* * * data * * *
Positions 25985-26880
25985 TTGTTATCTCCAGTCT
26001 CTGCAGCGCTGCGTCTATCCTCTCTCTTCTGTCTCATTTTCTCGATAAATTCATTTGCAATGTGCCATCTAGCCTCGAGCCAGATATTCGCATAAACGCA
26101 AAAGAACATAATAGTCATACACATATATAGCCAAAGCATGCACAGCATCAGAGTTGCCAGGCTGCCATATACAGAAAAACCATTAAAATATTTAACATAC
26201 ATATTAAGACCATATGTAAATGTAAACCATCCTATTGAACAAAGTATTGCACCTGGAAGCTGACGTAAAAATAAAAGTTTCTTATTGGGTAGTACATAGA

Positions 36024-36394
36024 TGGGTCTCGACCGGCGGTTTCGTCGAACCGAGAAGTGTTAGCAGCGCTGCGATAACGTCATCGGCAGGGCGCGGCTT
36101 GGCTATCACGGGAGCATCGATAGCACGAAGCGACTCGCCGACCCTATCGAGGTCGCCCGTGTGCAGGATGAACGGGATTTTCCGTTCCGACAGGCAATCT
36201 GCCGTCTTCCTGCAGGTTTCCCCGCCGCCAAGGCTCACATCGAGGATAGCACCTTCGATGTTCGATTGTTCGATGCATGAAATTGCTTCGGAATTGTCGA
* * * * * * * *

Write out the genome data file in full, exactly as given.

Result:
Positions 25985-26880
25985 TTGTTATCTCCAGTCT
26001 CTGCAGCGCTGCGTCTATCCTCTCTCTTCTGTCTCATTTTCTCGATAAATTCATTTGCAATGTGCCATCTAGCCTCGAGCCAGATATTCGCATAAACGCA
26101 AAAGAACATAATAGTCATACACATATATAGCCAAAGCATGCACAGCATCAGAGTTGCCAGGCTGCCATATACAGAAAAACCATTAAAATATTTAACATAC
26201 ATATTAAGACCATATGTAAATGTAAACCATCCTATTGAACAAAGTATTGCACCTGGAAGCTGACGTAAAAATAAAAGTTTCTTATTGGGTAGTACATAGA

Positions 36024-36394
36024 TGGGTCTCGACCGGCGGTTTCGTCGAACCGAGAAGTGTTAGCAGCGCTGCGATAACGTCATCGGCAGGGCGCGGCTT
36101 GGCTATCACGGGAGCATCGATAGCACGAAGCGACTCGCCGACCCTATCGAGGTCGCCCGTGTGCAGGATGAACGGGATTTTCCGTTCCGACAGGCAATCT
36201 GCCGTCTTCCTGCAGGTTTCCCCGCCGCCAAGGCTCACATCGAGGATAGCACCTTCGATGTTCGATTGTTCGATGCATGAAATTGCTTCGGAATTGTCGA